I had a lot of Lego as a kid. My nappy bucket (having done it’s duty and been thoroughly cleansed) subsequently became the Lego bucket – fifty or sixty litres of Lego, some from kits, some in bulk, all of it well loved. At about thirteen or fourteen, when I hadn’t played with it in years, Mum suggested – completely well-meaning – that I might want to consider giving it to a couple of young lads, whose parents weren’t terribly well off. At seven and four, respectively, they’d get more use out of it than I did. I agreed, and boy oh boy, those kids were SO HAPPY. I got thanked, again and again, for about six months thereafter.


I regret getting rid of the Lego now. It made sense at the time, but I do wish we’d kept it.


One of my fondest memories of my father isn’t really based on the recollection I have from childhood, but what I remember being told about it later. I love Lego. Always have. And when I was three or four, Dad bought the Lego police station.


Now, the Lego police station in 1988 was a bit different to the Lego of today. There was a helicopter, for a start, which the modern station doesn’t have (much to my disgust). It was seriously cool. And Dad happily hauled all the parts out of the box, and started building my Lego! I toddled over to ‘help’, as small children do, and was politely told to go and help my mother.


I, being an obedient and sweet child, toddled off to Mum. When asked exactly why I was there instead of playing with ‘my’ new Lego, I innocently explained that Daddy said Mummy needed my help!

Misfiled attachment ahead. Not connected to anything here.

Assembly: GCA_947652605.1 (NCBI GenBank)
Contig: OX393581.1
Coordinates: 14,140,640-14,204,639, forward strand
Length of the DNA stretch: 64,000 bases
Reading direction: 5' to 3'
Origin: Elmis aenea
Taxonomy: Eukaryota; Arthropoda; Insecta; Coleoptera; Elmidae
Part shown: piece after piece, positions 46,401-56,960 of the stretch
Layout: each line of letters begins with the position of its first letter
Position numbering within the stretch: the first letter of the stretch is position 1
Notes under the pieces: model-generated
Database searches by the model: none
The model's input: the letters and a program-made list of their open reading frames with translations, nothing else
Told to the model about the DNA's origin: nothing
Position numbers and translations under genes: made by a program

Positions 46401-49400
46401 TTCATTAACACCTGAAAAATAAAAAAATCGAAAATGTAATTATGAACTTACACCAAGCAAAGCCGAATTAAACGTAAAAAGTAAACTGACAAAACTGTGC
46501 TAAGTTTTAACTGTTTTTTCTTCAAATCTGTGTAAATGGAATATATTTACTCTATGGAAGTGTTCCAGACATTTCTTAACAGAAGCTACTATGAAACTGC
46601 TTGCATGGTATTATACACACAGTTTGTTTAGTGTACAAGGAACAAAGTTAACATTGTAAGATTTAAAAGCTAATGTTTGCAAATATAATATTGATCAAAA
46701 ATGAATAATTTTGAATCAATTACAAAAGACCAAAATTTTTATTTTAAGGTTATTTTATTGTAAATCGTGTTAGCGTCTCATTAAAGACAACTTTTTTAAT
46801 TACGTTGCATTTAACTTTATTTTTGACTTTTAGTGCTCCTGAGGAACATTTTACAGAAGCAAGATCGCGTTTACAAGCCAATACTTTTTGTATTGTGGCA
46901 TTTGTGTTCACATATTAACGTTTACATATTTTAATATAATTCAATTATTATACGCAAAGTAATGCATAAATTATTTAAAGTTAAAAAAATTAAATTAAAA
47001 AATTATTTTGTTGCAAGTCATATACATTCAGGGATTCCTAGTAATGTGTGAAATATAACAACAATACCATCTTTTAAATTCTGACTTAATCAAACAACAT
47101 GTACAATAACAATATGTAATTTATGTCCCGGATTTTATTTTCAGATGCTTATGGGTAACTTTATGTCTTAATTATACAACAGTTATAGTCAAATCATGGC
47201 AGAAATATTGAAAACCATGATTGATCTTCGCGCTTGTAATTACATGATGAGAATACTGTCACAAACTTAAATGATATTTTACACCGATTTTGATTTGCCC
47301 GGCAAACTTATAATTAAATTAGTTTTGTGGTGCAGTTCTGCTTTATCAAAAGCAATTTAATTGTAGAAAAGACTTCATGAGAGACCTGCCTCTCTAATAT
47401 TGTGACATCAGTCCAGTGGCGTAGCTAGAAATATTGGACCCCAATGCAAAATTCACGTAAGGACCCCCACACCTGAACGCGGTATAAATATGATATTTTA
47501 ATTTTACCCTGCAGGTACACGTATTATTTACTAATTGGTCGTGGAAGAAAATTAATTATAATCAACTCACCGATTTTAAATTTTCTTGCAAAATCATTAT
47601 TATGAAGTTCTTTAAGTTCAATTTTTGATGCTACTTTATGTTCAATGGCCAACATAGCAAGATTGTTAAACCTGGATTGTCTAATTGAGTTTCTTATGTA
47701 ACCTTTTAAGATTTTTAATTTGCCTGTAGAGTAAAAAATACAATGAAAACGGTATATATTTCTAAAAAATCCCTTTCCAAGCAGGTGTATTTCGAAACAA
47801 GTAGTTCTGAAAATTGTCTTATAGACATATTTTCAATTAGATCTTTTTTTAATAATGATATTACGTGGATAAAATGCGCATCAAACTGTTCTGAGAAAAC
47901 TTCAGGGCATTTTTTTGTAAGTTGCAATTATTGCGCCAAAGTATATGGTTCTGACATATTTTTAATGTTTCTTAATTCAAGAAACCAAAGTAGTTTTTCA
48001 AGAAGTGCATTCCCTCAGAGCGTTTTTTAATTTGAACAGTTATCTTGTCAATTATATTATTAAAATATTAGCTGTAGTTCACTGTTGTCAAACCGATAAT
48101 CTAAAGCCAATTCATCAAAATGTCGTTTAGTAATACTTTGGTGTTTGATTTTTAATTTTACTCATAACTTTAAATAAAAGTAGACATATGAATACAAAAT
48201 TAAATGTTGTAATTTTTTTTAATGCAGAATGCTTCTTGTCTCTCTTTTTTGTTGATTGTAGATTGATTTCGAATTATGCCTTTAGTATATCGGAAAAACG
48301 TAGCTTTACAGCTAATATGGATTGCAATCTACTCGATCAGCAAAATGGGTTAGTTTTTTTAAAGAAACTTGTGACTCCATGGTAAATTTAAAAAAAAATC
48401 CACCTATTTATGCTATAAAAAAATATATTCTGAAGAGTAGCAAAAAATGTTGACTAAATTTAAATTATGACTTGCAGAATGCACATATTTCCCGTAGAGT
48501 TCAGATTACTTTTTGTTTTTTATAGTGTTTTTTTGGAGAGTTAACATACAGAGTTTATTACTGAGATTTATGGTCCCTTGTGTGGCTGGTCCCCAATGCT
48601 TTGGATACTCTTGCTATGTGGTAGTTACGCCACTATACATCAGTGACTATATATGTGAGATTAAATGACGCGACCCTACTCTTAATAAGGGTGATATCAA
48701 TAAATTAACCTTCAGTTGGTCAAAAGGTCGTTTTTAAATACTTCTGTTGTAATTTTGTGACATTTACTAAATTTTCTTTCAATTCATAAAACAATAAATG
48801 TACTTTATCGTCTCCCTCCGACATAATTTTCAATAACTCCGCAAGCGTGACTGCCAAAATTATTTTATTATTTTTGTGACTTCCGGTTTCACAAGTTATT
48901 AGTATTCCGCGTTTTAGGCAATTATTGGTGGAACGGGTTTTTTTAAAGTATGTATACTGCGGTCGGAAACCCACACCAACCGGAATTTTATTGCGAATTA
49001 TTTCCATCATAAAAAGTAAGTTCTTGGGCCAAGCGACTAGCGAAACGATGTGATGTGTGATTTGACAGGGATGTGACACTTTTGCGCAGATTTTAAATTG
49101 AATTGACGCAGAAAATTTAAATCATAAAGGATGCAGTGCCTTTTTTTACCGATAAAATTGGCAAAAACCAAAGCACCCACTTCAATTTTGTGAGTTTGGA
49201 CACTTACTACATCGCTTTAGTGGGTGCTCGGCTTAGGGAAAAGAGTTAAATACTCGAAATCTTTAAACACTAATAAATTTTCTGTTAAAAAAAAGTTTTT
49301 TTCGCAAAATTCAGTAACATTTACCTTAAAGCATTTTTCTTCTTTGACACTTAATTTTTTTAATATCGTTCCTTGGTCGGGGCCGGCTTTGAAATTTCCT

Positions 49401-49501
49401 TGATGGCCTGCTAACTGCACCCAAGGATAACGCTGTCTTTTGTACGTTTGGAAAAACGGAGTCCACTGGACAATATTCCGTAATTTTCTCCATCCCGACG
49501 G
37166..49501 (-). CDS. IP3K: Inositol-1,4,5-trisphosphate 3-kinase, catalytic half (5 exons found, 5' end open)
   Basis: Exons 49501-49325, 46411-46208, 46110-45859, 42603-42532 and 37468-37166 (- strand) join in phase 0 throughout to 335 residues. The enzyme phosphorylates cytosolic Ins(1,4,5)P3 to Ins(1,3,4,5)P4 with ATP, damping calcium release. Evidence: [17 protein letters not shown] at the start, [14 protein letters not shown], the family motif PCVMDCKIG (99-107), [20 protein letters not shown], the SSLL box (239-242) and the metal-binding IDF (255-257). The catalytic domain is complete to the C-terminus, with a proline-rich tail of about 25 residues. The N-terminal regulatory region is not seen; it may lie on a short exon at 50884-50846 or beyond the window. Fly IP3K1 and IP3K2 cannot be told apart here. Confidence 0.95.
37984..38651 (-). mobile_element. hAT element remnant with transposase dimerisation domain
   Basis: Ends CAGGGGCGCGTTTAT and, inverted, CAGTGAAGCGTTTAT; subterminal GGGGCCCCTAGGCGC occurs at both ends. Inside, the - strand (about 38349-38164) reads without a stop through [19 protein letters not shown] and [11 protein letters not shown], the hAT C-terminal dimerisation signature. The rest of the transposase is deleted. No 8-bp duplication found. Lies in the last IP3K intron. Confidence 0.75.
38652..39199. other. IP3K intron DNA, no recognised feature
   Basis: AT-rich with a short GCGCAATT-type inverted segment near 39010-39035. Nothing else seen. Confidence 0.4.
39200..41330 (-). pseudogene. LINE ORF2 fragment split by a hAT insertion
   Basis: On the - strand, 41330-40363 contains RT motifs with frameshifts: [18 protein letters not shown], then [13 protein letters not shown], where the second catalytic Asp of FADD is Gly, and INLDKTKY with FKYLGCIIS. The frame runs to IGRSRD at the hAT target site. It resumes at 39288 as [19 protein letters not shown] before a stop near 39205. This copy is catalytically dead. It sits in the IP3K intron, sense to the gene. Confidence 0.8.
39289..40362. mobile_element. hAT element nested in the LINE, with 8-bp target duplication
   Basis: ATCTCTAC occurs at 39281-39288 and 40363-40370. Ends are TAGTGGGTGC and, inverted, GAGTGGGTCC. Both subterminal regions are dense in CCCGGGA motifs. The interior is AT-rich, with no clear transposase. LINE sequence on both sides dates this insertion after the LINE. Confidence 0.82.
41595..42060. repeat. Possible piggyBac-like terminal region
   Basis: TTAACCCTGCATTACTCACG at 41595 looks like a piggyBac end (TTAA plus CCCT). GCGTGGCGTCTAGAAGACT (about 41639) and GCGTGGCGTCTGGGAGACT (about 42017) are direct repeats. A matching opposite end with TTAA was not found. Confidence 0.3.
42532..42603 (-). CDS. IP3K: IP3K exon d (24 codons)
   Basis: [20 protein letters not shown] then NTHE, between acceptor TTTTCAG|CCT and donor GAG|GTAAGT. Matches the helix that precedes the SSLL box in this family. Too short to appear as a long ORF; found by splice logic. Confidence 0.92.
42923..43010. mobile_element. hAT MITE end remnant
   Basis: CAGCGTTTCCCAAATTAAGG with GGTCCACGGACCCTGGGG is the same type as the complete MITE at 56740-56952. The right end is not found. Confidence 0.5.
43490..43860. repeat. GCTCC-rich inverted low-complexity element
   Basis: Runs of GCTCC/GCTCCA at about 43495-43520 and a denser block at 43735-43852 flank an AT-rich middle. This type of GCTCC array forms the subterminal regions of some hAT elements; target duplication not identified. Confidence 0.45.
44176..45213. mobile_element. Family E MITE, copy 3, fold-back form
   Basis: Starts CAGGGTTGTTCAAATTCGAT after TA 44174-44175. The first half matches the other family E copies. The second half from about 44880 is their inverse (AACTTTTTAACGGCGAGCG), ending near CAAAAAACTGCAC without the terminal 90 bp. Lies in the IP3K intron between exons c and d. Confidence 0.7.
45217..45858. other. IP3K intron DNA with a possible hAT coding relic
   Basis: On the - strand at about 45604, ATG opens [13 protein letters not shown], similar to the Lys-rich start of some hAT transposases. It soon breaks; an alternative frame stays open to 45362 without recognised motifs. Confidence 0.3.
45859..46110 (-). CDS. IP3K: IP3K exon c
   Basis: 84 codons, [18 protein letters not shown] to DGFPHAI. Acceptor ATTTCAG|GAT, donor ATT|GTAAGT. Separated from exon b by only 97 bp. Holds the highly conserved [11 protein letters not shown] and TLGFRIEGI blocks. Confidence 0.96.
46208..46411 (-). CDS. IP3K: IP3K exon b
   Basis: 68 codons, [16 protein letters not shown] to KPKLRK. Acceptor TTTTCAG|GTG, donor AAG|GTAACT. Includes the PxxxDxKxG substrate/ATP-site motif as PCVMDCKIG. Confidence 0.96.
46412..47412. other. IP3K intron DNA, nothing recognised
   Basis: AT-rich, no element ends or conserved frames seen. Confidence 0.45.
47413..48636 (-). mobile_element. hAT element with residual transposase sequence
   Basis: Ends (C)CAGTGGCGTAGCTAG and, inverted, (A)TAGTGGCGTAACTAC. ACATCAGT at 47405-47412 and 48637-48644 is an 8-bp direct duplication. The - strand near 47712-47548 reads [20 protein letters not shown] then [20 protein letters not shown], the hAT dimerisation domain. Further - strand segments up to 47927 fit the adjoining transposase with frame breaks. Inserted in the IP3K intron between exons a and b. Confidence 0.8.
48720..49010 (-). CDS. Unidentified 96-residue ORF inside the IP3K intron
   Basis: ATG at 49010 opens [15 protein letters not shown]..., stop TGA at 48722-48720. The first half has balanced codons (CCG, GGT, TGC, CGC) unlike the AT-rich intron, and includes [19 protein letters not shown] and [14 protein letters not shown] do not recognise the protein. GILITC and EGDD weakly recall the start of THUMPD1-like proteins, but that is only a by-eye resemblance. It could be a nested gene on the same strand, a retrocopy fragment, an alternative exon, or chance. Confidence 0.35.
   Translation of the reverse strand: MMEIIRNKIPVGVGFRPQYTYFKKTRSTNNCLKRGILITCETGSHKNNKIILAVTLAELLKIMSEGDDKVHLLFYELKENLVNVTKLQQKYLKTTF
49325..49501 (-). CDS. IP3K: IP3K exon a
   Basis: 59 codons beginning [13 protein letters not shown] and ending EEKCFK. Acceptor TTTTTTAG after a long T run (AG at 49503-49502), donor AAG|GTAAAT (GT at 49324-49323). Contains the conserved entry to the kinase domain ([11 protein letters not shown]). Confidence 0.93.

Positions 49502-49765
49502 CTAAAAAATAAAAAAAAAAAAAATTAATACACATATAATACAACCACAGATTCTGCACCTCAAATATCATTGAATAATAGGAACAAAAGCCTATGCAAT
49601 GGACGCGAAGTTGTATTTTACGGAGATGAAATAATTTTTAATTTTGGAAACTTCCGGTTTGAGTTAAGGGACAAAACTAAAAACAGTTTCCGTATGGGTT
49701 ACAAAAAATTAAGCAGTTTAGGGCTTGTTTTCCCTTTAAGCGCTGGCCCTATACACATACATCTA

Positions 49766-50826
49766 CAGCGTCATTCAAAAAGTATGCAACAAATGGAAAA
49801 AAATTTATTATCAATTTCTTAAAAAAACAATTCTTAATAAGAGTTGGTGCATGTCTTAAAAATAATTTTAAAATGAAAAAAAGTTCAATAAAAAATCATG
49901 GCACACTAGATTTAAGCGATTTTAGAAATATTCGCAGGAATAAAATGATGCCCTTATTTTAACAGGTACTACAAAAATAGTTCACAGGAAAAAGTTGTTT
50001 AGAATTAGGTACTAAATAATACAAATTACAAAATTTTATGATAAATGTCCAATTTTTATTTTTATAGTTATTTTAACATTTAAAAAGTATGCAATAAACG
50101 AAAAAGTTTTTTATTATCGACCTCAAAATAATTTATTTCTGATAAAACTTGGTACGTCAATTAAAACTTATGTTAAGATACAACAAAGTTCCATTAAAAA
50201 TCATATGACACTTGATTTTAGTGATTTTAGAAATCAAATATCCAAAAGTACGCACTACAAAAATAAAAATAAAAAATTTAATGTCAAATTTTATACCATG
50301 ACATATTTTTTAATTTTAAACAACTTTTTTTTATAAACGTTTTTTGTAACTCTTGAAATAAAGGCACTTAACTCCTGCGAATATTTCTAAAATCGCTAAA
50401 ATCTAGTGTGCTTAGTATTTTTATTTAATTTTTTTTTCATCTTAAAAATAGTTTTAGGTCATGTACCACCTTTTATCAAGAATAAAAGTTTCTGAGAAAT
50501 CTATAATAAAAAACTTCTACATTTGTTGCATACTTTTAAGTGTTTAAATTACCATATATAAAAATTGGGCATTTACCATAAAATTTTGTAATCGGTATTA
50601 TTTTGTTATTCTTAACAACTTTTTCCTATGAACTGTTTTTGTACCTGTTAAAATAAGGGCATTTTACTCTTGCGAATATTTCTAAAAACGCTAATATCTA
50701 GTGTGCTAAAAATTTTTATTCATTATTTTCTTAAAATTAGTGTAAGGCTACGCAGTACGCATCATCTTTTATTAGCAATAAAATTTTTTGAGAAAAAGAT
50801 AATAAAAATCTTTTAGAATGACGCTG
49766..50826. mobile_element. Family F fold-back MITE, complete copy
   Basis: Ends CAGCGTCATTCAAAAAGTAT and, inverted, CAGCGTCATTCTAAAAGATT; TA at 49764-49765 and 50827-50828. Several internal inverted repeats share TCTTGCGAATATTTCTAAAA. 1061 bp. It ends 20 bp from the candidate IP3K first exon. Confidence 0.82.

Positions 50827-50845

I was promptly frogmarched back to my father, who had it explained to him that it would be very nice if he would perhaps play with the Lego, with his daughter, with the Lego that he had, of course, bought FOR his daughter, hadn’t he?


I remember, from the time, the bouncing between my parents that day (mostly because OMGSQUEELEGOSQUEE); as an older child / adult I’ve come to appreciate the real humour of the incident. Poor Dad, just wanting to play with the Lego he’d really bought for himself, on the excuse of having a four year old.


As far as I’m concerned, one of the advantages of being an adult is that I’m allowed to act like a child if I want to. Tobermory and I spent a day of our honeymoon at Legoland Windsor. We elected not to go on any of the rides in the end – it was a pleasant day walking around in the sunshine, we squeed at Miniworld, and spent far too long in the Lego store.


There was a child of about six in the store while we were there. He came in, and promptly lost his tiny little mind in utter glee – “look theres the! and the! and the!!! and!!!! and look!!!!!! andtheandthis!!! and look Mum this!!!! LOOOK!!!!!!! and eee! and the eee!!! eeee loook!!!!!”


You get the drift. His parents were looking a bit shamefaced, though I don’t understand why, so I commented fairly loudly that it was lovely to see such a happy kid. Hopefully they heard.


So, Tobes and I spent about, oh, forty five minutes in the store. We came home with the Police station, the current one. It won’t be the same as the one I remember, but I’m pleased to have it.


And, uh, we bought the Fire Station too. It just didn’t all fit in the luggage. My mother in law is posting the rest home.




Originally published at spinneretta.com
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Boo!